Check out these 6 Bible-based family devotions for parents to teach kids healthy independence.
Early in life, children are wholly dependent creatures, relying on their parents for almost everything. A parent’s job is to help kids become self-reliant and eventually become independent as they grow. But with independence comes increased responsibility. You can teach your kids to continue relying on God—even when they’re independent from you.
Take an extra $5 off the already discounted rate!
$5 OFF: CHILDREN'S MINISTRY MAGAZINE
Subscribe now or renew now and get a 1-year subscription for only $19.
Consider the stages of independence a child grows through:
- Toddlers A child’s desire for independence begins at 12 months, not 12 years. Your toddler’s “me do it!” autonomy may complicate daily routines, but continue to offer encouragement, supervised guidance, and assurance of your love as your child learns to do things on his or her own.
- Preschoolers As children age 3 to 5 become more independent, they can also be less cooperative. They take increasing pride in making decisions. But they also find comfort in predictability. Help your kids by maintaining routines while letting them make some simple choices on their own.
- Elementary Age From ages 6 to 9, kids enjoy making more decisions. They also begin to learn that decisions have consequences. Encourage confident decision-making in your kids by asking open-ended questions, seeking their opinions, and trusting them with increasingly complex tasks.
- Preteens By age 10, most kids start taking ownership of their beliefs and values by analyzing and challenging what they hear. As they do, encourage them to talk with God about those things too.
While meeting kids’ growing need for independence, parents engage in quite a balancing act. Either extreme of offering too few or too many freedoms can backfire—for kids and for entire families. When parents try to control children’s behavior (through bribes, for example), they promote dependence rather than independence. And when parents avoid discipline because they don’t want to stifle a child’s independent nature, disrespect for authority often results. As you seek a healthy middle ground, consider each child’s age and personality. Try some of these activities to emphasize the importance of being faithful and free.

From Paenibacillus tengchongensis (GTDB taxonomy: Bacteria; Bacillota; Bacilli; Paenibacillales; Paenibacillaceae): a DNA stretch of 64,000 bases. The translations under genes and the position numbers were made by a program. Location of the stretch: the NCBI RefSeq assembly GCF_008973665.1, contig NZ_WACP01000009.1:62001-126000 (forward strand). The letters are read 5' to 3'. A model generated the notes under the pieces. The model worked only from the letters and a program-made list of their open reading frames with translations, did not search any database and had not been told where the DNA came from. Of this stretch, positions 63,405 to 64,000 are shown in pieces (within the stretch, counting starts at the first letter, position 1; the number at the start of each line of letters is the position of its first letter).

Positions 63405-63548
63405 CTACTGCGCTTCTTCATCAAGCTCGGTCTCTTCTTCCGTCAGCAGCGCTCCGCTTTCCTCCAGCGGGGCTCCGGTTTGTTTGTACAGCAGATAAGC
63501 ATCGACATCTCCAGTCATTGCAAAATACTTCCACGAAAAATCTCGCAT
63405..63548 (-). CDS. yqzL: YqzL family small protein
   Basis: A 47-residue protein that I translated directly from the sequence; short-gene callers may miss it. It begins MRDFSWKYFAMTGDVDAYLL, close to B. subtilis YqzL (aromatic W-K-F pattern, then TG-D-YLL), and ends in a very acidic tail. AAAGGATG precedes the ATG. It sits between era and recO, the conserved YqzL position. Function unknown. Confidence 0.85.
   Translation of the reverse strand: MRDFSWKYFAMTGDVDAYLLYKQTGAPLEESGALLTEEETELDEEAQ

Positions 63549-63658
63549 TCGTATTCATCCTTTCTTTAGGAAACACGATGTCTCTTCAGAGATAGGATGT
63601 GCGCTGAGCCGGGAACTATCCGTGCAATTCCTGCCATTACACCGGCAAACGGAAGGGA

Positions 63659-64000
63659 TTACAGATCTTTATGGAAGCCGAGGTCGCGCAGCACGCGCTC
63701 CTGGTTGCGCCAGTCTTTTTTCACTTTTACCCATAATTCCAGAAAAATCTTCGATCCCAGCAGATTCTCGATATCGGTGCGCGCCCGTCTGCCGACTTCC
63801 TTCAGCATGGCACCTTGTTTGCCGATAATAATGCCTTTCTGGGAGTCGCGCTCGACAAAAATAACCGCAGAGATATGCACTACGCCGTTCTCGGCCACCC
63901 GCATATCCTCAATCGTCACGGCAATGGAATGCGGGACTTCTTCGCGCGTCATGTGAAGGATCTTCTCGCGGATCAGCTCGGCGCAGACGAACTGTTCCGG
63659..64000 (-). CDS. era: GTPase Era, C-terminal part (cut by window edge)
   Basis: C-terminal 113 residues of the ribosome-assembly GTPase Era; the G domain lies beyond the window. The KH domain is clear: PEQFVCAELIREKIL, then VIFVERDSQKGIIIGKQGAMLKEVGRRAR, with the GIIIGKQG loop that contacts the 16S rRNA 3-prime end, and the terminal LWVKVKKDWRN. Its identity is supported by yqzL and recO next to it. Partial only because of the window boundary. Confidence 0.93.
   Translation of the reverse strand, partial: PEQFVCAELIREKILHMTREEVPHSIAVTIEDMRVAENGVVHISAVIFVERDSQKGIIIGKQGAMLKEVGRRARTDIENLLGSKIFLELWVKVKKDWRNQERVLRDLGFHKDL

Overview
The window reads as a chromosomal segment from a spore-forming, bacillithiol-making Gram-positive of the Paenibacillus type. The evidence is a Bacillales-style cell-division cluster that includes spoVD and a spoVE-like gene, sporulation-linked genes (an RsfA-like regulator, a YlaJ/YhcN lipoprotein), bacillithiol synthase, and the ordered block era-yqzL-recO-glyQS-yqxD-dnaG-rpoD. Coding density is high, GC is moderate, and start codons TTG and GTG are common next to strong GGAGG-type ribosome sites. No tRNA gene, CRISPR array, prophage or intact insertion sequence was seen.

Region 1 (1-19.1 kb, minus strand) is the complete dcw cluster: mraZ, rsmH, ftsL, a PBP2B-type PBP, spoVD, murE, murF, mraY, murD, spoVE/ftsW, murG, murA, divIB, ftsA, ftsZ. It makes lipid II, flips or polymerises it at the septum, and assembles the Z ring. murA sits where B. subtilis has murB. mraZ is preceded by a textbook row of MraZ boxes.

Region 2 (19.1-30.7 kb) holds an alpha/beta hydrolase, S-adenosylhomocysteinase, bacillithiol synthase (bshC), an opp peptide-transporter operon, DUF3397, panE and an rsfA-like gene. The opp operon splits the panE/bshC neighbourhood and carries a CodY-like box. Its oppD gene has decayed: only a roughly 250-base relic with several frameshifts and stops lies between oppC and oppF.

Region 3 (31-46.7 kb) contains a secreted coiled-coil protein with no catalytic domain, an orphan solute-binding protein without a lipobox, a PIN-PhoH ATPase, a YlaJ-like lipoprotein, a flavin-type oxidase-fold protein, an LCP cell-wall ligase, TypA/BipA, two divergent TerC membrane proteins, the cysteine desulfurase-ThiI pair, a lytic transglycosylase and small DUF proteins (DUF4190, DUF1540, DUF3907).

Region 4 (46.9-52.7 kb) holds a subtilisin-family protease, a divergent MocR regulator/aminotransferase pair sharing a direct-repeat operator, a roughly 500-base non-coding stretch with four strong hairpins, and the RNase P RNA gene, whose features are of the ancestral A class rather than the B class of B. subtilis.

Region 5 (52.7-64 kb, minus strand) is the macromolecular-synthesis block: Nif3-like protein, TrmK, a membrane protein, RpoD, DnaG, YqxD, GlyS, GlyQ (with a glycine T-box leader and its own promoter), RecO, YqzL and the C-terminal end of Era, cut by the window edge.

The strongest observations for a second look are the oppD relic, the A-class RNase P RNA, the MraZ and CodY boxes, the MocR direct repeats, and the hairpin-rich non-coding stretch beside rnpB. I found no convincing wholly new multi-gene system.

1. Growing in Grace
If your family uses growth charts or marks heights on a doorframe, make it a family affair. Read Luke 2:52, and talk about how Jesus grew. Ask children about the different ways we grow—and how growing can help us become more independent. Then talk about whether growing closer to Jesus makes you more independent from him or dependent on him and why.
2. How Do You Use It?
Set out a tool or kitchen gadget, and have family members act out ways it could be used. Talk about what might happen if the item were used in a way it wasn’t designed to be. Read aloud Galatians 5:13, then discuss different ways we can use our freedom to serve others.
3. Set Free
Stand in a circle. Hold up a ball of yarn or string, and say it represents a chain. As you pass the yarn around the circle, have each person wrap it around one body part. When you’re thoroughly entangled, read aloud Romans 6:20-23. Discuss what it’s like to be tangled in sin, how Jesus sets us free, and ways we can receive the freedom Jesus wants to give us. Then untangle!
4. Follow the Leader
Place several coins in a bag, and have each person take one out without looking. Instruct those with a quarter to do 10 jumping jacks; those with a dime to hop around; those with a nickel to shout, “Nickel, nickel, buy me a pickle”; and those with a penny to shake someone else’s hand. After several rounds, talk about what it’s like to obey instructions—even when we don’t want to. Read Hebrews 13:17. Discuss why God wants us to obey those in authority, even when we’re grown.
5. Squirt Gun Volley
On a hot day, tie a balloon to a pole and play tetherball, using water guns to move the balloon rather than your hands. Afterward, talk about why the tether is important to the game and ways the balloon is and isn’t free, even though it’s tethered to the pole. Read aloud Psalm 16:7-8. Discuss how God’s instructions help us to keep tethered in life.
6. Live Out Your Liberty
Show children a symbol of freedom relevant to your culture, such as a bird in flight or a broken chain. Read aloud Leviticus 25:10. Talk about why it’s important to celebrate freedom. Then read Luke 4:14-19, and discuss how we can help others know about the freedom Jesus gives. Finally, use craft materials to create greetings cards with pictures on them that symbolize freedom. Give them to people as a reminder of their freedom in Jesus.
Excerpted from Children’s Ministry Magazine’s Parenting Christian Kids newsletter–the customizable newsletter for powerful family ministry.